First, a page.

Harvesting and Cooking Home Grown Green Beans

Cooking, gardening

It is summer and the garden is producing all sorts of goodies. We have vine green beans growing taller than me right now. Time to harvest and enjoy the fruits of our labor.

I like to pick my green beans before they get too large. In my experience, the larger the bean, the tougher the bean tends to become. Very large green beans are not tasty, so be sure to keep an eye on them and pick them when ready. Green beans should snap and sound crisp. If not, they are probably too large.

Once the beans are picked, I wash them in water and lay them on a towel to dry. Then I snap off the ends, leaving one long bean. They can also be snapped shorter if preferred. Now they are ready to be prepared.

Green beans are a very versatile vegetable. They go with almost any entree and are simple to prepare. There are a few different methods of preparing green beans. Baking, roasting, blanching and shocking, boiling, and steaming and sauteing are some options to consider.

Green beans can be baked in casseroles, such as the ever famous holiday French’s Green Bean Casserole (https://www.mccormick.com/frenchs/recipes/salads-sides/frenchs-green-bean-casserole). This dish has made it on the table at most pot-lucks throughout the country. Sheppard’s Pie is another casserole that can include green beans.

Roasting green beans can be done by mixing green beans with a drizzle of canola (or other) oil, and seasoning of choice, and spreading them onto a baking sheet. Pop the sheet into a 425 degree oven for 10 minutes or until tender, stirring occasionally. Green beans can also cook alongside a roast of meat in the oven.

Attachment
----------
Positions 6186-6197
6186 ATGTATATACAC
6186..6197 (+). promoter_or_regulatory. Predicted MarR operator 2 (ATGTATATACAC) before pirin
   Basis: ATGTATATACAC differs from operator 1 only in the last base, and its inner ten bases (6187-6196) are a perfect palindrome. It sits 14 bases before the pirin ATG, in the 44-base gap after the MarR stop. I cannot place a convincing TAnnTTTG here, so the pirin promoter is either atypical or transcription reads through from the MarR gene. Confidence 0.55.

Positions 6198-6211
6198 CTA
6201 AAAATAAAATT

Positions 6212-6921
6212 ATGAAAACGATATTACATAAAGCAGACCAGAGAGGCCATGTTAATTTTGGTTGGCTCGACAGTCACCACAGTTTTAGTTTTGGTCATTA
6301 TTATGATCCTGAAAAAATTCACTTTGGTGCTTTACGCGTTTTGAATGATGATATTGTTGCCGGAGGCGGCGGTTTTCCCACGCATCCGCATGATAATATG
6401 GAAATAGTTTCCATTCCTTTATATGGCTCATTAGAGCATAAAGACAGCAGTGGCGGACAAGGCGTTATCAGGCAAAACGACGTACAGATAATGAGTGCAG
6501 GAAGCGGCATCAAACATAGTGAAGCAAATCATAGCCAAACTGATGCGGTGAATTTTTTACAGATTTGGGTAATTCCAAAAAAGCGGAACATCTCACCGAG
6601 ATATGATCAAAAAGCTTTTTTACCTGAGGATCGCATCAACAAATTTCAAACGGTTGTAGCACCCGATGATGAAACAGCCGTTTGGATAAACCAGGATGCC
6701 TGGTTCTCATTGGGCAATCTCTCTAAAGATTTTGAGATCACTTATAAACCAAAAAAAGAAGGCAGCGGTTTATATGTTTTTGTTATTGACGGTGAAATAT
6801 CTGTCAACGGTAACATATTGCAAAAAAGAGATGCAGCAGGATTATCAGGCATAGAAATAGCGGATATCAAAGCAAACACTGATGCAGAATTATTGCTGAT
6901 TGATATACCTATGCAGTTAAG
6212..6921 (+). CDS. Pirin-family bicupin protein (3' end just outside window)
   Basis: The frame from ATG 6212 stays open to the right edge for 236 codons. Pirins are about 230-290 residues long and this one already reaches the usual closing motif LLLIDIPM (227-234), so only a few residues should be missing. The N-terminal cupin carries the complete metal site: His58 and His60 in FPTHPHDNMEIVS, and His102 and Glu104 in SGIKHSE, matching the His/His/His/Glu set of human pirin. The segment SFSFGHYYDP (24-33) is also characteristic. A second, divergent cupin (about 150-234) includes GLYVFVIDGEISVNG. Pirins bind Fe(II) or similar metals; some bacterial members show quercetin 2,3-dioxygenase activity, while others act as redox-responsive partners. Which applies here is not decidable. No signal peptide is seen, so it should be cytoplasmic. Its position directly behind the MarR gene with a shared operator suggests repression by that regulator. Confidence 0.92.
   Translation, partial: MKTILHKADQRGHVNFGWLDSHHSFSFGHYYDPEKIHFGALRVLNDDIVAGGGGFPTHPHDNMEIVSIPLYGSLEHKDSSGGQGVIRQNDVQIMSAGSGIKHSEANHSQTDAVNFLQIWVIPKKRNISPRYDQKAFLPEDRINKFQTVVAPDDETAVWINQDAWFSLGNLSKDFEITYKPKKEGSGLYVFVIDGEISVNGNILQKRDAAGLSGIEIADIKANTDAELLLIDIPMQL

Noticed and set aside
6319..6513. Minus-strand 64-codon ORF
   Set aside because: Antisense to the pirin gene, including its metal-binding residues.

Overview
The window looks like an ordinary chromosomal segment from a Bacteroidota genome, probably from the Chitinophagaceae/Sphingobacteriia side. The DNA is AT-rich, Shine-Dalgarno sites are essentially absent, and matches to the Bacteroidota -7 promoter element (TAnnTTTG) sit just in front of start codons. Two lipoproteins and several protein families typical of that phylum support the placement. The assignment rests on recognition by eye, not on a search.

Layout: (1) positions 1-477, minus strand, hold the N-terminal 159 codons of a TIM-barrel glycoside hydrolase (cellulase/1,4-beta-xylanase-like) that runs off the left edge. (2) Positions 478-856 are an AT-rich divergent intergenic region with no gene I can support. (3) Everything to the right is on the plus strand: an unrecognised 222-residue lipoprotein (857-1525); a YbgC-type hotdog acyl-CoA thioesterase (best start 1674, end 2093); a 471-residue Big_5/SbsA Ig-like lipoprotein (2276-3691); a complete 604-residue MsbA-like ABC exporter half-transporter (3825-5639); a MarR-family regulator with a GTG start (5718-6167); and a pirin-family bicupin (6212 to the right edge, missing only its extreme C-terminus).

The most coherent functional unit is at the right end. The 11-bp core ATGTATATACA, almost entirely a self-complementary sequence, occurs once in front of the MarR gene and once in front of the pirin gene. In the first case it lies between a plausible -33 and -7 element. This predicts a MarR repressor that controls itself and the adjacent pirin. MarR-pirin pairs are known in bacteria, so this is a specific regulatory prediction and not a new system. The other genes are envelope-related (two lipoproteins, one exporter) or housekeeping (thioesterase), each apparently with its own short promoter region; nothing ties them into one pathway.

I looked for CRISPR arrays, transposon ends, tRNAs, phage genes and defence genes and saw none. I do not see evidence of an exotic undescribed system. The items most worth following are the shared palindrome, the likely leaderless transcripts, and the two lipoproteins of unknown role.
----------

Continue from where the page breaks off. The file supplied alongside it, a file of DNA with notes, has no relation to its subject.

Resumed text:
Blanching and shocking green beans is done by placing green beans into a pot of boiling, salted water until just tender (about two minutes). Then the beans are drained and put into a bowl of cold, ice water for two minutes. The ice water stops the beans from cooking and helps them maintain their lovely green hue. Now the beans can be used in a cold salad or can be sauteed in a pan with oil, butter, and garlic for a nice crisp bean.

To steam beans, place them in a skillet partially covered in water, cover with lid and boil for 4-5 minutes. Then drain and saute the beans with butter and oil until tender. This will take another couple of minutes. Season and serve.

Boiling green beans is another option. Place beans in a pot, partially cover with water, place lid on pot. Bring the water to boil then turn the burner to low and simmer for 10 minutes. Season and serve.

Seasonings that work well with green beans are salt, pepper, garlic, red pepper flakes, grated lemon peel, sesame seeds, pesto, basil, onion, bacon, etc… Have fun experimenting with flavors that appeal to the palate and work well with the dish it will accompany.

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